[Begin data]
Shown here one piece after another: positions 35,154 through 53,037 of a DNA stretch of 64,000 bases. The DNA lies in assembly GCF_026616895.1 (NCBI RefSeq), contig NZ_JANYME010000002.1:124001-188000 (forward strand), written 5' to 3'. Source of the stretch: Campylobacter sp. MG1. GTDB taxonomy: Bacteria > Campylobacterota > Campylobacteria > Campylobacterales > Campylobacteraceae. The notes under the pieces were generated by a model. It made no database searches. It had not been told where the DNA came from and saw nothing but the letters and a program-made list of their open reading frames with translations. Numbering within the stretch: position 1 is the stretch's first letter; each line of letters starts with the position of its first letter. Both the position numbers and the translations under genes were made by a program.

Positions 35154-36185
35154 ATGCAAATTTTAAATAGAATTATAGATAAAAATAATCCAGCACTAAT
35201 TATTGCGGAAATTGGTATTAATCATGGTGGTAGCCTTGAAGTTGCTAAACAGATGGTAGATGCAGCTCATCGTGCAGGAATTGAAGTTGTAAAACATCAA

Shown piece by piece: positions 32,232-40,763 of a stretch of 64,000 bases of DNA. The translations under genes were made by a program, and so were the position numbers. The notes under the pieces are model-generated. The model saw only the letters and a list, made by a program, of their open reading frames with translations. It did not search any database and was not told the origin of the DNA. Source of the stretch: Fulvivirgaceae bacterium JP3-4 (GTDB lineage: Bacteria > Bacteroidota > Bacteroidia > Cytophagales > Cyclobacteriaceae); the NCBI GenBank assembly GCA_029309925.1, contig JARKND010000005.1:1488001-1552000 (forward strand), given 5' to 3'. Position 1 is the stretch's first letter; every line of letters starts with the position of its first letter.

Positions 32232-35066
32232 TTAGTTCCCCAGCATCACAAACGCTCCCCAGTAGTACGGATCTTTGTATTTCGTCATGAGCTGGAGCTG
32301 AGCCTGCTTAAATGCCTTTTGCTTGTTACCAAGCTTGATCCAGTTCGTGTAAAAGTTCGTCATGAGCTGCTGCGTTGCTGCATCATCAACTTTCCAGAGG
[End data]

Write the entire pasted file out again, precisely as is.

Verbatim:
Shown here one piece after another: positions 35,154 through 53,037 of a DNA stretch of 64,000 bases. The DNA lies in assembly GCF_026616895.1 (NCBI RefSeq), contig NZ_JANYME010000002.1:124001-188000 (forward strand), written 5' to 3'. Source of the stretch: Campylobacter sp. MG1. GTDB taxonomy: Bacteria > Campylobacterota > Campylobacteria > Campylobacterales > Campylobacteraceae. The notes under the pieces were generated by a model. It made no database searches. It had not been told where the DNA came from and saw nothing but the letters and a program-made list of their open reading frames with translations. Numbering within the stretch: position 1 is the stretch's first letter; each line of letters starts with the position of its first letter. Both the position numbers and the translations under genes were made by a program.

Positions 35154-36185
35154 ATGCAAATTTTAAATAGAATTATAGATAAAAATAATCCAGCACTAAT
35201 TATTGCGGAAATTGGTATTAATCATGGTGGTAGCCTTGAAGTTGCTAAACAGATGGTAGATGCAGCTCATCGTGCAGGAATTGAAGTTGTAAAACATCAA

Shown piece by piece: positions 32,232-40,763 of a stretch of 64,000 bases of DNA. The translations under genes were made by a program, and so were the position numbers. The notes under the pieces are model-generated. The model saw only the letters and a list, made by a program, of their open reading frames with translations. It did not search any database and was not told the origin of the DNA. Source of the stretch: Fulvivirgaceae bacterium JP3-4 (GTDB lineage: Bacteria > Bacteroidota > Bacteroidia > Cytophagales > Cyclobacteriaceae); the NCBI GenBank assembly GCA_029309925.1, contig JARKND010000005.1:1488001-1552000 (forward strand), given 5' to 3'. Position 1 is the stretch's first letter; every line of letters starts with the position of its first letter.

Positions 32232-35066
32232 TTAGTTCCCCAGCATCACAAACGCTCCCCAGTAGTACGGATCTTTGTATTTCGTCATGAGCTGGAGCTG
32301 AGCCTGCTTAAATGCCTTTTGCTTGTTACCAAGCTTGATCCAGTTCGTGTAAAAGTTCGTCATGAGCTGCTGCGTTGCTGCATCATCAACTTTCCAGAGG